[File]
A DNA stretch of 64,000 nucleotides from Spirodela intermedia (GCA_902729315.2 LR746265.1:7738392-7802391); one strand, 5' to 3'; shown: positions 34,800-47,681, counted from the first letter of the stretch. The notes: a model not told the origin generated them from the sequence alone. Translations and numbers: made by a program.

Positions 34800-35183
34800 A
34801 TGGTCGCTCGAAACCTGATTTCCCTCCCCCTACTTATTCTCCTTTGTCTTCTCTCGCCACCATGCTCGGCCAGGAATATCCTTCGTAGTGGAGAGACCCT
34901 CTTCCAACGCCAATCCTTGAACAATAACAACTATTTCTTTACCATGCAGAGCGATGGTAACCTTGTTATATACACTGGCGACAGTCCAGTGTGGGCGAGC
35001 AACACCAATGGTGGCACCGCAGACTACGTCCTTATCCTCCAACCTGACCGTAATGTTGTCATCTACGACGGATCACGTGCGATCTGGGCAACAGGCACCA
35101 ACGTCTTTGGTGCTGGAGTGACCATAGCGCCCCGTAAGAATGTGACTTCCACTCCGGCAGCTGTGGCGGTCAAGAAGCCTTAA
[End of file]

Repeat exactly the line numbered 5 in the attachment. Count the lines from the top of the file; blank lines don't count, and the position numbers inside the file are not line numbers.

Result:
34901 CTTCCAACGCCAATCCTTGAACAATAACAACTATTTCTTTACCATGCAGAGCGATGGTAACCTTGTTATATACACTGGCGACAGTCCAGTGTGGGCGAGC